So, you’ve made the excellent decision to adopt a cat from an animal shelter or rescue group. Yay, you, and yay for the kitty or kitties gaining a home! But before you fall in love with those huge Puss in Boots eyes, make sure you ask the shelter these important questions.


One of the first things you should do after meeting a cat at a shelter is to investigate their backstory - that’s right, backstories aren’t just for characters on TV shows! Many shelters help contextualize their cats with little tags on their enclosures showing their name and a synopsis of their history. This is how we know that our giant, friendly orange tabby Tiger Jack spent his early kittenhood in the parking lot of a trucker motel - and he’s got the outgoing attitude with strangers to prove it.

Sometimes, though, those synopses aren’t detailed enough or include details that require some clarification. For example, if “owner surrender,” is part of their history, you might want to ask more questions about the circumstances of that surrender or what sort of environment they lived in beforehand.


This one really piggybacks on asking about a cat’s history, since understanding the cat’s pre-shelter circumstances - and a reason for being in the shelter- can often give you the 411 on a cat’s attitude. Find out from shelter workers how the cat gets along with other animals (cats, dogs, chinchilla, whatever you got at home).

Ask how the cat responds to people, and especially the miniature grabby people if you’ve got kids. You don’t want to rescue a kitty just to put her in a home that’ll make her anxious or unhappy! And you might discover the cat’s pair-bonded to another cat at this stage, and want to adopt a duo together.


This one’s probably a no-brainer, but still: ask about any medical conditions. Ask for any vet records the shelter may have, and make sure to investigate any serious medical conditions they mention - or any accidents that might have happened before or during their stay at the shelter.

Your investigation should include asking for as many details on the condition or accident as possible, getting details on treatment provided, and discovering what treatment may still be required. Now, the hard part: be honest with yourself about whether you can afford any regular medical treatment they might require.


Some cats - especially those that have been abandoned by a long-term owner or who don’t cope well at a shelter - may turn into scaredy cats, or develop other behavioral issues. Who can blame them? Anxious kitties or those who feel threatened will often pee outside the litter box to mark their territory. Or they may act aggressively, swiping and hissing when people try to approach them. That doesn’t mean you can’t love these kitties or shouldn’t rescue them!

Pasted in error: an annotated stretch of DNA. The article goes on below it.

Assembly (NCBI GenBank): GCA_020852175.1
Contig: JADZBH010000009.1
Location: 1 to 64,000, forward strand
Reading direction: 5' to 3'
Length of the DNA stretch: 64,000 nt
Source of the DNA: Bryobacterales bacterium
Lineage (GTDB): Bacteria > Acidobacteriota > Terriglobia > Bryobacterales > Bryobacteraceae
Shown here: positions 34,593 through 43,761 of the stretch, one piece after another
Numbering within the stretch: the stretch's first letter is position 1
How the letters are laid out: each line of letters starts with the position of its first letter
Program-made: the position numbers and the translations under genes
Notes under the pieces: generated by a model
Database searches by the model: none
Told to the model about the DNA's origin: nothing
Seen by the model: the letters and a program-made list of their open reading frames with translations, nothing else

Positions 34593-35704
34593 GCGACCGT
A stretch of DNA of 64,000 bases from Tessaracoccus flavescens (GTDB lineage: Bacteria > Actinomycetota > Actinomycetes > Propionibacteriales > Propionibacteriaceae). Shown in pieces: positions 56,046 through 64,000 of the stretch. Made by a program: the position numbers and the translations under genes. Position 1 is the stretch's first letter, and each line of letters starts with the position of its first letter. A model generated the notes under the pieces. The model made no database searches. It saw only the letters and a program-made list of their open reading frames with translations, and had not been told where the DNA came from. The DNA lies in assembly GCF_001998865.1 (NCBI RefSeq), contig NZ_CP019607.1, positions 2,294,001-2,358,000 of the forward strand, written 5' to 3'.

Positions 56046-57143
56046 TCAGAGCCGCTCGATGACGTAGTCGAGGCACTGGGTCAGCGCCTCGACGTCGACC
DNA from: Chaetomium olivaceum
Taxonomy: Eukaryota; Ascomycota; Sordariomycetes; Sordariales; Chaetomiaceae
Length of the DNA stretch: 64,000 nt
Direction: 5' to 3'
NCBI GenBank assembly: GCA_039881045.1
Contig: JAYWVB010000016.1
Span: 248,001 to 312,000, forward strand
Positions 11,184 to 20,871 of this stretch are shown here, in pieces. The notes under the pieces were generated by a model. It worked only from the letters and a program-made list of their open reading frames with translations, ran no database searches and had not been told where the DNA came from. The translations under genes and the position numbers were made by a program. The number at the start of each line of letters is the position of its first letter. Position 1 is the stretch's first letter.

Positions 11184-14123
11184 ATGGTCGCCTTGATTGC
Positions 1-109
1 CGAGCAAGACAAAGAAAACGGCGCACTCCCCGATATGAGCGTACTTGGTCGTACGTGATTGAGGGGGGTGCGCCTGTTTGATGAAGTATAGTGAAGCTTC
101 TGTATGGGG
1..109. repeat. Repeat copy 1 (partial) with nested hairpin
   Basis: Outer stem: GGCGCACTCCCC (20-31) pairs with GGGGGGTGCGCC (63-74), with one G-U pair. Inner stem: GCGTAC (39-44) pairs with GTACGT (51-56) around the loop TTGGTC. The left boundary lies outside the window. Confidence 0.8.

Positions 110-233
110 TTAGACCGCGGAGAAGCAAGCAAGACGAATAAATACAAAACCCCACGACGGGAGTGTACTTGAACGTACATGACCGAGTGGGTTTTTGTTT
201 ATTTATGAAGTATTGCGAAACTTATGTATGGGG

But you should ask about any behavioral issues, so you know what to expect - and so you can combine this information with their backstory, figure out the why of their behavior, and fix it by helping them feel safe and secure.


Kittens need shots - it’s the one downside to kittenhood! Both kittens and cats will need to be spayed or neutered if they’re not already. Cats with medical conditions may need regular vet appointments. Make sure you ask the shelter what vet care is required in the short term so you can make appointments right away; if you don’t have a regular veterinarian, they may even be able to recommend one to you.

Sometimes, something unforeseen can happen - a known illness gets suddenly worse, or a hidden illness may pop up shortly after you adopt. Some shelters include provisions for this in their adoption contracts or offer some kind of pet insurance at the time of adoption. Either way, if your cat becomes terribly ill after adoption - or, Bast forbid, if your cat dies - try reaching out to the shelter to see if they can help you. They may be able to offer advice or discounted veterinary care.

There you have it - a short checklist of things to ask at any shelter before adopting. This should help prevent any surprises, and ensure you make a confident and informed adoption. It’s hard to think critically when you just want to rescue and love a cat - but thinking objectively is also radically important. It’s your responsibility to adopt only when you’re certain you can care for that cat. It’s like Patty Smyth once sang - sometimes, love just ain’t enough. Make sure you can back your love up.

Written by Deborah Brannon